Tuesday, September 17, 2019

UNETHICAL PRACTICES AT BARCLAYS BANK


Unethical Practices at Barclays Bank

         In this case study we have the United States of Justice conducting a criminal investigation into abuse of the LIBOR (London Interbank Offered Rate) interest rate regulated by the British Banker’s Administration. And resulting on a fine of more than $440 million by Unites States and English financial regulatory agencies for manipulating the LIBOR to its advantages, causing world-wide effects to business and individuals. 

Ethical Development Level
In the case of Barclays Bank and the manipulation of the LIBOR (London Interbank Offered Rate). It can easily be determined that the executives of this organization correspond to the Preconventional morality level. “Preconventional morality can be define as the most basic level, is childlike. It is calculating, self-centered, and even selfish, based on what will be immediately punished or rewarded” (Lamb, Hair, & McDaniel, 2014, p.34). The manipulation of the LIBOR interest rates by proposing artificially low bank-to-bank rates to make themselves more stable than they actually were showed that they did not care about anyone else but rewarding themselves.

Corporate Social Responsibility
 “Corporate Social Responsibility: Is the business’s concern for society’s welfare. This concern is demonstrated by managers who consider the best interest of the company and the society within which it operates” (Lamb, Hair, & McDaniel, 2014, p.37). The manipulation of the LIBOR rate Barclays Bank not only affected London banks and business executives, but also small business and individuals like students who have students’ loans, and homeowners, whom interest rates depend on the LIBOR rate since it is use all around the world as an interest rate and a financial instrument benchmark. If Barclay’s bank executives had had any kind of Corporate Social Responsibility they had never manipulated the rate to their best interest without thinking on the bad consequences for the rest of the society.   

Corporate Social Responsibility Response Actions
To take corporate Social Responsibility of their actions after the scandal broke up Barclays bank should of ask a public general apology and offered to compensated the most affected victims of their unethical practices, and compromise to do a clean up of all their unethical executives and make them responsible for their actions. Show society that people have to be responsible and accountable for their actions regardless of the position they held within the organization.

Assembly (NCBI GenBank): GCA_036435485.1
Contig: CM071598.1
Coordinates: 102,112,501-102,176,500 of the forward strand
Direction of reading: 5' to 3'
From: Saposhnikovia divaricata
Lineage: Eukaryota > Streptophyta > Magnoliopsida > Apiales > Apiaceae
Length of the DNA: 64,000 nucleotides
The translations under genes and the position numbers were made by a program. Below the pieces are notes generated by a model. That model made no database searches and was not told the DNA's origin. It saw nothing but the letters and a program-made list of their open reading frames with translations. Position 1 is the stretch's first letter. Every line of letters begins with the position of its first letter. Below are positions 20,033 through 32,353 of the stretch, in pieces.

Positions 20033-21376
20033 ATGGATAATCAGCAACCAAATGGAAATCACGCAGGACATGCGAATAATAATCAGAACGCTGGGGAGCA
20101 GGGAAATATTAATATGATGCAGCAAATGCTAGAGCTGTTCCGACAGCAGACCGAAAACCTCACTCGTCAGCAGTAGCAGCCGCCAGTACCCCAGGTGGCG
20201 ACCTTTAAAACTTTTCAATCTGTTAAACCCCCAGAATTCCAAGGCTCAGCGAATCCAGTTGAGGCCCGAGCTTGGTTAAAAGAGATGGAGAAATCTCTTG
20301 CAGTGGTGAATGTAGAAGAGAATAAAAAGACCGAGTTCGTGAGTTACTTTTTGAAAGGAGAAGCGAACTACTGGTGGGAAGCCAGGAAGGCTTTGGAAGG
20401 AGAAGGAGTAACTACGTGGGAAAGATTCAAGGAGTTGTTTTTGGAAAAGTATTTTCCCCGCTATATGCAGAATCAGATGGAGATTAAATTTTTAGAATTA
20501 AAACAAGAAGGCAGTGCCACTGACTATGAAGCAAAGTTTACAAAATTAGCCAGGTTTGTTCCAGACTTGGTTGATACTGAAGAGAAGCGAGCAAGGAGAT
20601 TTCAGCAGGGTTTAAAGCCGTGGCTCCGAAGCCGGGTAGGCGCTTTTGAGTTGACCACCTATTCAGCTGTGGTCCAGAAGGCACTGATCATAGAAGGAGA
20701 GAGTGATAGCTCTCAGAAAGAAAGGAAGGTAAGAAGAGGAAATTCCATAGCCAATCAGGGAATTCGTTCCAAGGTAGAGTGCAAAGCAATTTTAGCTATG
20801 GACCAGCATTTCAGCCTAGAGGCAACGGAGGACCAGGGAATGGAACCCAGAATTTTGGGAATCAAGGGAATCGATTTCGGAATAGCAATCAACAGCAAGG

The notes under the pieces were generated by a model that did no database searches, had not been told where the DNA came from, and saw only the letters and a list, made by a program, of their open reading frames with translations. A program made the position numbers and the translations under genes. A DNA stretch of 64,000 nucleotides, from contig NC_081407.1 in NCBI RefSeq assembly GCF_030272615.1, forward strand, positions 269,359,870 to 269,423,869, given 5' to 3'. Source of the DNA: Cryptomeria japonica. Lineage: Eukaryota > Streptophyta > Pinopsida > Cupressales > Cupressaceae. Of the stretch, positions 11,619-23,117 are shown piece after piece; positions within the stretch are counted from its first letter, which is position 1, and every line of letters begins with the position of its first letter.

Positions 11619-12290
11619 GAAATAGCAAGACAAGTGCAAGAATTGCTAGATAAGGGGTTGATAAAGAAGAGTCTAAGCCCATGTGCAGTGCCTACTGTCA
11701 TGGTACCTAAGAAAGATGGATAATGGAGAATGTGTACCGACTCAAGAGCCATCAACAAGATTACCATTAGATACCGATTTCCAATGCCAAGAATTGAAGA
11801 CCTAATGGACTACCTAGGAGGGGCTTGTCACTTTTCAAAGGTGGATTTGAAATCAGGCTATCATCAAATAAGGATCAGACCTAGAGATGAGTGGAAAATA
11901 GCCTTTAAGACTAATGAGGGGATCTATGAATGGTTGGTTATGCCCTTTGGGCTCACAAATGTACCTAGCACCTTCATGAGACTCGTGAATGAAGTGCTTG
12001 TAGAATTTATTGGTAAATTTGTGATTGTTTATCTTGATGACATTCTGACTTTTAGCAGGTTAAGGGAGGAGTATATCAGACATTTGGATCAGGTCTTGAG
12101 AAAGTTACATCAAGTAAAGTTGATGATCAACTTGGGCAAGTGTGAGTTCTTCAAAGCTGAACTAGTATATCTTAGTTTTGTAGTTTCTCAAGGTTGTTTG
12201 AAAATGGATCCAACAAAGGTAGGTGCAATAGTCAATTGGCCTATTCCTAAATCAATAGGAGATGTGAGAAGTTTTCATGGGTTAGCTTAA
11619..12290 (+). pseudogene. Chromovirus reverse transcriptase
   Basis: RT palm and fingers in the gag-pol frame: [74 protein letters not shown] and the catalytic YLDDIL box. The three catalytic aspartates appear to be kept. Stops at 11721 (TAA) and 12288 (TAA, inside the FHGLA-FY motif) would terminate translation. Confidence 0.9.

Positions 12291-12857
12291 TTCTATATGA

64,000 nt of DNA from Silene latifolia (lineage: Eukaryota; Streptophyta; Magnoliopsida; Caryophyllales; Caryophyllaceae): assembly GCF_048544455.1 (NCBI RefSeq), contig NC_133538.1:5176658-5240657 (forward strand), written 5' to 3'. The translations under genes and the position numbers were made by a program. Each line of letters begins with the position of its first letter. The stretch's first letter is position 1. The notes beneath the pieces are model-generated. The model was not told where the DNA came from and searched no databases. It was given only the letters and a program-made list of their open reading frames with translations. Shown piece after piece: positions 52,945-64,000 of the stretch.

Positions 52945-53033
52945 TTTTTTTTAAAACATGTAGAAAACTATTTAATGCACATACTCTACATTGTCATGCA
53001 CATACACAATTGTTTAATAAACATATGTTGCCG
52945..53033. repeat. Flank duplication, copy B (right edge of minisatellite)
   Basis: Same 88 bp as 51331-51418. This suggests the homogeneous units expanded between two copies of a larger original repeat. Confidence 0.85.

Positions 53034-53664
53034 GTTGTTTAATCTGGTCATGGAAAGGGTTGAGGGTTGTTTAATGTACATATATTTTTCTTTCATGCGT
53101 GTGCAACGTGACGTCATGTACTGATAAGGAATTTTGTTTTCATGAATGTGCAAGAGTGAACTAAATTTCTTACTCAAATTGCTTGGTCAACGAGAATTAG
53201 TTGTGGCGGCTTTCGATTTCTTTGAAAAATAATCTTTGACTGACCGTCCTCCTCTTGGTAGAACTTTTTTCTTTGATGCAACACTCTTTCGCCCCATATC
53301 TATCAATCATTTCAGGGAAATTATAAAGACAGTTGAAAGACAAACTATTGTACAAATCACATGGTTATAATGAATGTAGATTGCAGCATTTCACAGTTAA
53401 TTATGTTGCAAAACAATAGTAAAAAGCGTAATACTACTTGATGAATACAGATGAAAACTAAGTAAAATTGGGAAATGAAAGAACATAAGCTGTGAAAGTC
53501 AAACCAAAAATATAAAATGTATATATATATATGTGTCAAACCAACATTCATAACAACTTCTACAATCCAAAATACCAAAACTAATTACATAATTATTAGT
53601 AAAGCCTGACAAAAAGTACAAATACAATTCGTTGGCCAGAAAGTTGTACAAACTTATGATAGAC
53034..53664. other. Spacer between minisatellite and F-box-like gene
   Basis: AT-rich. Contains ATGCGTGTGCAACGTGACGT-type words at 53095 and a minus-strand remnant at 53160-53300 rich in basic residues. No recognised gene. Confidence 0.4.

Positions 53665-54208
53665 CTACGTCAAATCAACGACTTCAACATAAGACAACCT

Postconventional Morality
But in the other hand if the executives at Barclays Bank would of stopped and think for a moment if  “Even though manipulating the LIBOR will increase company profits, is it the right thing to do in the long run?” they would of being in the Postconventional morality level. This is the last level of morality that represents the morality of and adult. “At this level, people are less concerned about how others might see them and more concerned about how they see and judge themselves over the long run”(Lamb, Hair, & McDaniel, 2014, p.34). Being at this level show that the organization and the people in it have an excellent ethical and moral integrity.

Ethics and Social Responsibility in Marketing
“Ethics is the moral principle that generally governs the conduct of an individual or a group” (Lamb, Hair, & McDaniel, 2014, p.32). Ethics are the base of a successful long lasting relationship between the organization and their customers since the businesspersons have the obligation to be honest with their customers, they are also responsible for preserving their customers environment and protecting their rights. By doing so they have insured a good long relationship with them and these actions would automatically put them on the philanthropic responsibilities level of the pyramid of Corporate Social Responsibility since they would not only be profitable, obey the law, be ethical, but a good corporate citizen, contributing to the community and improving the quality of life.   

References

Lamb, C. W., Hair, J. F., & McDaniel,

Sunday, September 15, 2019

Busienss to Business (B2B) Applications


B2B applications that leverage the Internet are not visible to the public in the same way that Web sites for B2C applications are. Prior to the Internet, many large companies had in proprietary EDI systems for electronic transmission of standard documents that used private networks. By the early 1990s there was a large installed base of these systems, and because these proprietary systems were also highly reliable and efficient, it took almost a decade for many large businesses to rely on the Internet as a secure communications channel. However, for many smaller businesses, the custom EDI systems of the past had not been economically feasible, and for these firms the Internet created entirely new B2B opportunities. By 2003, the dollar volume of B2B e-business had grown to about $1.3 trillion (from about $250 billion three years earlier) and to $3.6 trillion by 2008.

The growing usage of mobile devices for wireless cellular communications has fueled the development of e-business applications designed for these mobile devices, sometimes referred to as m-commerce. One of the new business opportunities here is to provide customized content to the user based on the actual geographic location of the handheld device as well as demographic data.

Reference:

Pollard, C., Turban, E., Wood, G. (2018). Information technology for management: On-demand strategies for performance, growth, and sustainability (11th ed.). Hoboken, NJ: John Wiley & Sons, Inc.
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